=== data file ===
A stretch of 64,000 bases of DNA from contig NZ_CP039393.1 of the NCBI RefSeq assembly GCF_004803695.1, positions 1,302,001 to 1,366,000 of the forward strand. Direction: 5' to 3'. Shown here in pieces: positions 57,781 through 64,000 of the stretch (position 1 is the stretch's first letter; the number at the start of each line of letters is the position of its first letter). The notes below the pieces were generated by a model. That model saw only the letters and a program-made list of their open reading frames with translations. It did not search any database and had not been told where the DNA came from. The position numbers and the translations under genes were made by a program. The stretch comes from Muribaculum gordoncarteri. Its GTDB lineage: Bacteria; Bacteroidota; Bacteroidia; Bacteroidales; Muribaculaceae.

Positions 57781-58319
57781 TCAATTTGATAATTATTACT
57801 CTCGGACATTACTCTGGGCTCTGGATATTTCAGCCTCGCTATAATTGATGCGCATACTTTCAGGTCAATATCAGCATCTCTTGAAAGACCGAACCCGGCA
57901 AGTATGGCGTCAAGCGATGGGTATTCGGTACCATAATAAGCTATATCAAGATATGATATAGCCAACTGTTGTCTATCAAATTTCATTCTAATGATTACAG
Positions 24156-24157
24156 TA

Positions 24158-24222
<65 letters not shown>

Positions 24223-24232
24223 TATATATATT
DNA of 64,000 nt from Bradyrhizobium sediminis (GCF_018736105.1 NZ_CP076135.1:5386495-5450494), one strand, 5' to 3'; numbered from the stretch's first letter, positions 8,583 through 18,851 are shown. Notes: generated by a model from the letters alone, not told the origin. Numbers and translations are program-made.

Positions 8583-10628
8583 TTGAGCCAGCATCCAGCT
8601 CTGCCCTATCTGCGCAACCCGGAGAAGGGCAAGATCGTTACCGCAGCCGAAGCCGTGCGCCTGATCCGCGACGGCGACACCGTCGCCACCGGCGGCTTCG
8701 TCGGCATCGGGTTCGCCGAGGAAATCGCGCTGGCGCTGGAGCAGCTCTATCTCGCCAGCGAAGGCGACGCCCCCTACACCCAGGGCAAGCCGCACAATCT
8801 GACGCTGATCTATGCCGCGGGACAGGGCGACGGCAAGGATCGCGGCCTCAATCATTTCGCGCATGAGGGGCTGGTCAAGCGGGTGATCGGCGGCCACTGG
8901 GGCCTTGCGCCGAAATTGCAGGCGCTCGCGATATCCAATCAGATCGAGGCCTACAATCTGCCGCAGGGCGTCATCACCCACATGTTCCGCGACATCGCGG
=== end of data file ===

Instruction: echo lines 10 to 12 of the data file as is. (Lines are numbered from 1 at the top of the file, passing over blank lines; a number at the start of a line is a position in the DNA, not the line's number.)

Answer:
Positions 24223-24232
24223 TATATATATT
DNA of 64,000 nt from Bradyrhizobium sediminis (GCF_018736105.1 NZ_CP076135.1:5386495-5450494), one strand, 5' to 3'; numbered from the stretch's first letter, positions 8,583 through 18,851 are shown. Notes: generated by a model from the letters alone, not told the origin. Numbers and translations are program-made.